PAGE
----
Charity Watson ’07 Headed to Afghanistan with MedAir

Carly Noble, Staff Writer

Former Notre Dame Academy graduate Charity Watson (2007) spoke to a group of students on Friday and shared how she measures success.

Watson, who suffered from depression and an eating disorder in high school, wanted something different and said she got that by attending the University of Colorado in Boulder.

Leaving Green Bay, her family and friends, Watson said she stepped far out of her comfort zone in college by taking African dance classes, rock climbing, joining a triathlon team and climbing mountains,all of which helped her cope with depression.

“Do one thing every day that scares you,” Watson said.

That statement went very far for Watson, who studied post-conflict transformation abroad in Uganda and Rwanda.

“It’s easy to watch the news halfway around the world and be disconnected to it. It’s never too late to want to create change,” Watson said about her travels to Africa.

Watson, who graduated with a degree in international affairs from the University of Colorado, moved back to Uganda and re-organized a girls education program.

There she helped with management of a clinic for a year and, as a certified yoga instructor, helped design a yoga program for peace.

Living with her parents, living off her savings and biking everywhere, Watson returned back to the U.S. with only $54.60 in her bank account.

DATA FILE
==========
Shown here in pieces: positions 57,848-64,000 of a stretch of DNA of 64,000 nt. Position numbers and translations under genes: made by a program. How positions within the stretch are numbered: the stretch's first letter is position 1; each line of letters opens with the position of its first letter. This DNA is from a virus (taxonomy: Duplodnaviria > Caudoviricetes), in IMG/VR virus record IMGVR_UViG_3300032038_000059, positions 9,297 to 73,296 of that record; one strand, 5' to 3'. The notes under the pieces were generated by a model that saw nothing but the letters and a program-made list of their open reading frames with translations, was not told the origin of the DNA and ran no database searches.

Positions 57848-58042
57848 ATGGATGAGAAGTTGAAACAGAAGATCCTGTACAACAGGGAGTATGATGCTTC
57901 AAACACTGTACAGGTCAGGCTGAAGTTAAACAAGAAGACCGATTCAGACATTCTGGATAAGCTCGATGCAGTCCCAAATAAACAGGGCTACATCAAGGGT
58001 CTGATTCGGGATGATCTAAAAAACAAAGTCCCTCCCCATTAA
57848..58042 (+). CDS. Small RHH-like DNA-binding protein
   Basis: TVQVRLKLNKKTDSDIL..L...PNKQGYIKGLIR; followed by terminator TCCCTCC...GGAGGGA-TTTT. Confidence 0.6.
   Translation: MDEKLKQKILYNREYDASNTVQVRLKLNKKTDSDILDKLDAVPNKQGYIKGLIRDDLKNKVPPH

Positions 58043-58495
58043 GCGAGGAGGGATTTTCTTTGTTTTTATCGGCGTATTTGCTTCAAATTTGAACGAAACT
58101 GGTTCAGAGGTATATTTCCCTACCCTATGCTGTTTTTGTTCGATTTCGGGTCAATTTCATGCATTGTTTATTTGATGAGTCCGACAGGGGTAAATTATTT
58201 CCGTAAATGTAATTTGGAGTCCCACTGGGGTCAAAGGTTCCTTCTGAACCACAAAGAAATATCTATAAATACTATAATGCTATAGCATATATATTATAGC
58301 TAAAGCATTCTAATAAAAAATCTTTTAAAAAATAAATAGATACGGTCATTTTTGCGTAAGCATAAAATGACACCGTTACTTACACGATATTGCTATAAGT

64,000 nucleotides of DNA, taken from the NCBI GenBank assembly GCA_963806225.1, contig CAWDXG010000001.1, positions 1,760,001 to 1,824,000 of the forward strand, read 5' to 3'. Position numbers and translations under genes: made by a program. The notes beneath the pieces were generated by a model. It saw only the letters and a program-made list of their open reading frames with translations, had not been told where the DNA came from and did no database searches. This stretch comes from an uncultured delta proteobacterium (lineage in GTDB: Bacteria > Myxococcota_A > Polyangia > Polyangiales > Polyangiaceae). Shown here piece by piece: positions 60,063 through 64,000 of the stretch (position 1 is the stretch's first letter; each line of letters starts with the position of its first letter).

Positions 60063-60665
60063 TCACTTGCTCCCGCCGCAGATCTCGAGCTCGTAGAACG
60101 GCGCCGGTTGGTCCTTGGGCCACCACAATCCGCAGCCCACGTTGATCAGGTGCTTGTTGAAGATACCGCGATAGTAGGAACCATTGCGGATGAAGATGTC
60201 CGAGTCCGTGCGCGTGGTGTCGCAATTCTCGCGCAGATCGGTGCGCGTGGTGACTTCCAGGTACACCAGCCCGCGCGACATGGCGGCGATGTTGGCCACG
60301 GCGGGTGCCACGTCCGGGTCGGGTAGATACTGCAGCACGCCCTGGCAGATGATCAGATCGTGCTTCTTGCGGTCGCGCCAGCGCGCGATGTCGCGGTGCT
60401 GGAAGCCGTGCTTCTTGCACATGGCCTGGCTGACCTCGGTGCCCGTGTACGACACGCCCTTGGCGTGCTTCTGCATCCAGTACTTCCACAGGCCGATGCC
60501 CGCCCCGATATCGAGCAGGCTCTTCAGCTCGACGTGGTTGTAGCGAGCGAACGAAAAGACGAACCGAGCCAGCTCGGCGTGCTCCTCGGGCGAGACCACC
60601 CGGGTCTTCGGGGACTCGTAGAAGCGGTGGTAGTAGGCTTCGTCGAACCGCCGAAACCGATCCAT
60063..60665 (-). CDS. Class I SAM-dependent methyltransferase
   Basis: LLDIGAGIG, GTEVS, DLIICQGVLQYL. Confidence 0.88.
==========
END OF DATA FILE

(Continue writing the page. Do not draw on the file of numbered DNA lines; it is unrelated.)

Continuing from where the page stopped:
“The experiences I had were powerful. You can build up a savings account, but no one can take away the experiences you had,” Watson said.

After her time spent back home, Watson traveled back to Africa to work on shooting a film about  refugees.

Instead of attending grad school like she had intended when she returned, plans changed and she sold her motorcycle to buy a professional camera. with that she taught herself to film, shoot and edit.

Once again, Watson traveled back across the world to Egypt and Pakistan; there she lived with a family, “built bridges with them” and still stays in contact with them today.


Watson recently landed a job in Afghanistan as a communications officer for MedAir, an international humanitarian aid agency .

As a communications officer in Afghanistan, she will work with communities in this region that are marginalized and vulnerable to shocks such as drought, flooding and landslides.

Watson is scheduled to leave for her new job in Afghanistan on Saturday.


Although Watson’s idea of success is very different from most people’s, she said, “I feel content with my life right now.  That to me is success.”